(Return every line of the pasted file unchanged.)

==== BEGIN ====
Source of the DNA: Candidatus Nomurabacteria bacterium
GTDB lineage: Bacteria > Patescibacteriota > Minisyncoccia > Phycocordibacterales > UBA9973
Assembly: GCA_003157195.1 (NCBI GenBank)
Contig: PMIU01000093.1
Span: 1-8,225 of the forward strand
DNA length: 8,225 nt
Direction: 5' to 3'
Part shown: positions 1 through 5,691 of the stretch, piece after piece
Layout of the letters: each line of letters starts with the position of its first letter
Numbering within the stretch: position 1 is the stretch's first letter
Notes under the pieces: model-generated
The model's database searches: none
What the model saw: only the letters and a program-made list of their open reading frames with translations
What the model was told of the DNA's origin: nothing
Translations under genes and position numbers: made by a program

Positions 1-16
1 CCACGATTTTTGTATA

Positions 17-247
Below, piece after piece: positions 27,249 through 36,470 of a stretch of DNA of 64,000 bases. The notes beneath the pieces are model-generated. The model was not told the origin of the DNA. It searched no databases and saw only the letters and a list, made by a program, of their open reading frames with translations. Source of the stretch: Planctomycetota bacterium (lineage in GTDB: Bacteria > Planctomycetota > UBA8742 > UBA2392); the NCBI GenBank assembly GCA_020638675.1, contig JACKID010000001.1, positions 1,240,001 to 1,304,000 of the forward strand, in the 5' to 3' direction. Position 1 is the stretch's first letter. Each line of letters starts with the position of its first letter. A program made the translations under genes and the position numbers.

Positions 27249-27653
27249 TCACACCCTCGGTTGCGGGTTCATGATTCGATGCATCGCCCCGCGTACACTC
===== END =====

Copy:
Source of the DNA: Candidatus Nomurabacteria bacterium
GTDB lineage: Bacteria > Patescibacteriota > Minisyncoccia > Phycocordibacterales > UBA9973
Assembly: GCA_003157195.1 (NCBI GenBank)
Contig: PMIU01000093.1
Span: 1-8,225 of the forward strand
DNA length: 8,225 nt
Direction: 5' to 3'
Part shown: positions 1 through 5,691 of the stretch, piece after piece
Layout of the letters: each line of letters starts with the position of its first letter
Numbering within the stretch: position 1 is the stretch's first letter
Notes under the pieces: model-generated
The model's database searches: none
What the model saw: only the letters and a program-made list of their open reading frames with translations
What the model was told of the DNA's origin: nothing
Translations under genes and position numbers: made by a program

Positions 1-16
1 CCACGATTTTTGTATA

Positions 17-247
Below, piece after piece: positions 27,249 through 36,470 of a stretch of DNA of 64,000 bases. The notes beneath the pieces are model-generated. The model was not told the origin of the DNA. It searched no databases and saw only the letters and a list, made by a program, of their open reading frames with translations. Source of the stretch: Planctomycetota bacterium (lineage in GTDB: Bacteria > Planctomycetota > UBA8742 > UBA2392); the NCBI GenBank assembly GCA_020638675.1, contig JACKID010000001.1, positions 1,240,001 to 1,304,000 of the forward strand, in the 5' to 3' direction. Position 1 is the stretch's first letter. Each line of letters starts with the position of its first letter. A program made the translations under genes and the position numbers.

Positions 27249-27653
27249 TCACACCCTCGGTTGCGGGTTCATGATTCGATGCATCGCCCCGCGTACACTC